“Can I give you some feedback?” We’ve all heard this question. After close to 30 years in the work world, I still hate receiving feedback. (Okay, let’s be honest, I hate receiving negative feedback). I often feel that I’ve just been emotionally ambushed. This is because, at least in part, I didn’t know how to receive and use feedback.
Feedback is only useful when it results in positive professional change. It is a tool that managers, peers and subordinates can use to suggest specific actions, reveal blind spots, or help the recipient prioritize actions. If feedback is caring, respectful, specific and fits with the recipient’s goals, it can be helpful. Feedback that doesn’t meet these criteria can result in defensive reactions and dismissal of valid criticism. Senior leaders tend to get too little feedback, as their subordinates avoid communicating negative feedback. This is sometimes called the mum effect. The mum effect limits the development of senior leaders. No one wants to tell the emperor that he is wearing no clothes.
Feedback can be valuable for people who want to improve their performance, but only if the process is intentional. To get the most out of feedback, follow these five steps: assessing readiness, planning, collecting, reflecting, and acting.
In this phase, it is important to determine if you are ready for feedback. First, assess whether you are emotionally able to hear feedback. Dealing with personal, family or health issues that take up emotional bandwidth, may mean that you may not be able to handle feedback. We cycle through times when we are open to change, and other times when we are consolidating previous changes in our lives, and are therefore not open to change and feedback. Second, determine if you are approaching the feedback process with a growth mindset. Your openness to learning, changing and growing improves the likelihood that feedback will be processed and acted upon. So you need to be honest about whether you are ready for change. All the feedback in the world will not improve performance if you aren’t open to it.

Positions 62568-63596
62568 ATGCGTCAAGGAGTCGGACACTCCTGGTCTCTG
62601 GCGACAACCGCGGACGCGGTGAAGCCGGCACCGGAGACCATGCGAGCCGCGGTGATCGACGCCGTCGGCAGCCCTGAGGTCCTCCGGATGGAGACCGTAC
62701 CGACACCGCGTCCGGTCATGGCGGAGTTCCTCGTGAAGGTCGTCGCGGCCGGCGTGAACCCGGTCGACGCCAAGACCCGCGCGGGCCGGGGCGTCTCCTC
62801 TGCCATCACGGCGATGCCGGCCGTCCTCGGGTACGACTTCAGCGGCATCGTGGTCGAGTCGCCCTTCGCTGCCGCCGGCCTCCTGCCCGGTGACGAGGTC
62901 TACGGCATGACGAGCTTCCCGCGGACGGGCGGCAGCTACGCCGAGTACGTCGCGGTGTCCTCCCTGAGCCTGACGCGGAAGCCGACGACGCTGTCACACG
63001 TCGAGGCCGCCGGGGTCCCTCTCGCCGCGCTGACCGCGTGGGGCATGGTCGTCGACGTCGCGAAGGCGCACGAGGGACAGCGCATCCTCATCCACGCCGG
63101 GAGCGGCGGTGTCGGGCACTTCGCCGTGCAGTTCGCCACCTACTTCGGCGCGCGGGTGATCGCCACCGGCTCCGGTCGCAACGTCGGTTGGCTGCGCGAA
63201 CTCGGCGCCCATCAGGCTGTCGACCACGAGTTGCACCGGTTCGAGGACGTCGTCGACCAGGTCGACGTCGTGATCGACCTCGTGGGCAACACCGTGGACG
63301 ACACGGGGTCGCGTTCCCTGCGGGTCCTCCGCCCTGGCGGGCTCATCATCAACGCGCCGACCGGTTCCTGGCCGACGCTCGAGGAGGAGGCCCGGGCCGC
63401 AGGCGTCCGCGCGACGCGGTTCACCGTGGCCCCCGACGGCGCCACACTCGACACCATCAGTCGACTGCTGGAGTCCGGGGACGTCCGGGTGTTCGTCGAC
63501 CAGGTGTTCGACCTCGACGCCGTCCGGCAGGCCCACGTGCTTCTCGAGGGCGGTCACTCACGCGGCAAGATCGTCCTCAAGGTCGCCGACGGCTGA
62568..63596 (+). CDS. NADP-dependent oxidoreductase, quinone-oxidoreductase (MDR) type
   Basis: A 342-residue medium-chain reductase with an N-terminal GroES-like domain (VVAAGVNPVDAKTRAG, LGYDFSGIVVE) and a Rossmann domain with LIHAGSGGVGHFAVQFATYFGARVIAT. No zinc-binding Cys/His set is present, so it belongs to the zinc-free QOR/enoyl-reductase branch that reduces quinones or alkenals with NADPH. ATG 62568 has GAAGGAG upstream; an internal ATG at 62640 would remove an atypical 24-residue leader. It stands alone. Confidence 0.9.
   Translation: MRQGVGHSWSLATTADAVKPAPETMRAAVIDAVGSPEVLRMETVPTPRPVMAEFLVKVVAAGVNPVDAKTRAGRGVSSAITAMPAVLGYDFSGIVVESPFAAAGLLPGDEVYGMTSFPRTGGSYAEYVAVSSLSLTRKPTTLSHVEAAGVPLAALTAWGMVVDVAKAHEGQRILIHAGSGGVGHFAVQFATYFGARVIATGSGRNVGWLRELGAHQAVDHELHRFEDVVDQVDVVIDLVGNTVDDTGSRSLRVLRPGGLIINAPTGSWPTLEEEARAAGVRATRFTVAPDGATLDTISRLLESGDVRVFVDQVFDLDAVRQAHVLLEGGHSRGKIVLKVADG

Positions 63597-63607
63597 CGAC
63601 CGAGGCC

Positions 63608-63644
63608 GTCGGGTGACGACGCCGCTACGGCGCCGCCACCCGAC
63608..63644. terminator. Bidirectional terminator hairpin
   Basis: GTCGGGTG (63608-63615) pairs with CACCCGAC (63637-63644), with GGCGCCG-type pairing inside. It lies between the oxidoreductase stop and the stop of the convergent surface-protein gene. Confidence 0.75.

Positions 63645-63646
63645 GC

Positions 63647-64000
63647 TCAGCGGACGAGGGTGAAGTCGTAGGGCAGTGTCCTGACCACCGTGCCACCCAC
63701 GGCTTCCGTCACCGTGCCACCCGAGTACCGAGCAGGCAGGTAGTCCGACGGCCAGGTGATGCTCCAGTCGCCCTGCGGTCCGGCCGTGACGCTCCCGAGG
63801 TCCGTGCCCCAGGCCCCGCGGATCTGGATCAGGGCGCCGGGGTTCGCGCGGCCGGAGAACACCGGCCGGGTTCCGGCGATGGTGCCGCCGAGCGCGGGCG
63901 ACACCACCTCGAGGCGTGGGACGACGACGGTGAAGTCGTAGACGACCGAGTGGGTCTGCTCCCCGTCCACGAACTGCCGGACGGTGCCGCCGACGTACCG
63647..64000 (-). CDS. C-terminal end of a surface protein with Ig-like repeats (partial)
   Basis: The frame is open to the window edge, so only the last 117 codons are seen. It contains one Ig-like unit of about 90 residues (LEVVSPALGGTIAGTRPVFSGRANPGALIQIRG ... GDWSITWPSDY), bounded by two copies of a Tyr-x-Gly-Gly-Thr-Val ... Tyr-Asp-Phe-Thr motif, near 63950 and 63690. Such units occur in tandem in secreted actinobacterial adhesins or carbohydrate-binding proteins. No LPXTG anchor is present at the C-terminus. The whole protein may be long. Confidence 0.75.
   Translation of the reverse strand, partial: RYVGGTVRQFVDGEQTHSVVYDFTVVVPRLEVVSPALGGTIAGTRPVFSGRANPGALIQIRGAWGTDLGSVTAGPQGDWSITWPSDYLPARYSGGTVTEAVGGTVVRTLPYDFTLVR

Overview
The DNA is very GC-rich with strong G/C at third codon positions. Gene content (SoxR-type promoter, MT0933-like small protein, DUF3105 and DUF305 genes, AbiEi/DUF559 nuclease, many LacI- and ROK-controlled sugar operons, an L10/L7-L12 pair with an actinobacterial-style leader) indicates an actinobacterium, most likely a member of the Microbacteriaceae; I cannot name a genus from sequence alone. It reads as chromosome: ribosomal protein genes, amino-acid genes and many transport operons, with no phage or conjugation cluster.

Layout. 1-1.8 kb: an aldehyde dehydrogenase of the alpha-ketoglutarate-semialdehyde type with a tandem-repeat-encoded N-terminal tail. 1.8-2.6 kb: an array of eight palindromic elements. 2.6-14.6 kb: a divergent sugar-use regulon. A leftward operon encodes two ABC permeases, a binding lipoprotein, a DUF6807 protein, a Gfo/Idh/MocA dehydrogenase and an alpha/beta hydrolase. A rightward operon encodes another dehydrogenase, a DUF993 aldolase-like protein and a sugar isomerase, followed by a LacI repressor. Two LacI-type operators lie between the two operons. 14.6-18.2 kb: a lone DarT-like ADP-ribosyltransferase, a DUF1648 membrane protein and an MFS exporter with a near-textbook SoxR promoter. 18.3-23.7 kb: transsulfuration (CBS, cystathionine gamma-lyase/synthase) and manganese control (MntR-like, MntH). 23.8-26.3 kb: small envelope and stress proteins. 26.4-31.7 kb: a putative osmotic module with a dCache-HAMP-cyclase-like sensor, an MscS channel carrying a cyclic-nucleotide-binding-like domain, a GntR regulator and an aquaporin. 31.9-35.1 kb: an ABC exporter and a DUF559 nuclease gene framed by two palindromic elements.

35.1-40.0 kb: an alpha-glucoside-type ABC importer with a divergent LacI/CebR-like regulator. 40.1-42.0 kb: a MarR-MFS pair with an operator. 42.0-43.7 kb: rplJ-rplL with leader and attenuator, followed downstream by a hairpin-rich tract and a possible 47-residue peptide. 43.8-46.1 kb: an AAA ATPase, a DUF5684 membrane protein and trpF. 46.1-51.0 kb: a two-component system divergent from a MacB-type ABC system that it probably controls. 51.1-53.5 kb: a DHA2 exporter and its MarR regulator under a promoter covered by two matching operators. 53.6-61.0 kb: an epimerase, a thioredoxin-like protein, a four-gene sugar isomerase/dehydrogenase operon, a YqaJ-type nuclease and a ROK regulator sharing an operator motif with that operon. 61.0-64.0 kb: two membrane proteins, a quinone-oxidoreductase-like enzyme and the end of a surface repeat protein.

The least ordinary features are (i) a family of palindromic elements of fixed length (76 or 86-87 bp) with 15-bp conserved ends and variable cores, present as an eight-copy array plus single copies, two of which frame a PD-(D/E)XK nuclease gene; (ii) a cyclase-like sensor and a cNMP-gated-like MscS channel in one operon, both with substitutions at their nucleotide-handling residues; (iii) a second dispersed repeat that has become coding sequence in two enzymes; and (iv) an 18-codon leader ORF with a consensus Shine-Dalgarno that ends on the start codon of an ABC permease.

Now, decide where you would like the feedback focused by asking:
- What are my personal development goals?
- What specific behaviours would I like to work on?
- Where do I need feedback?
- Is there one behaviour that comes up over and over again in past performance appraisals?
- Is there one thing that is bothering me about my performance?
- What change in behaviour would have the greatest impact on my relationships? On my performance?
Choose one or two behaviours to concentrate on. Too much feedback can be perceived as too harsh, which may result in feelings of hopelessness and being overwhelmed. This can trigger defensiveness. Next, identify the right people to provide feedback. Make sure that they know which behaviours to observe and are able to observe them. For example, if you are trying to avoid cutting-off people off in meetings, the observer will need to be in meetings with you. It’s important that you respect and trust this person because you will be asking them to provide you with honest, fair and even-handed feedback. Without trust and respect, feedback can quickly shift into an unpleasant, painful experience. Find people who have different perspectives – subordinates, peers, bosses, or stakeholders. For honest feedback, observers need to be reassured that they can safely do so, without career repercussions.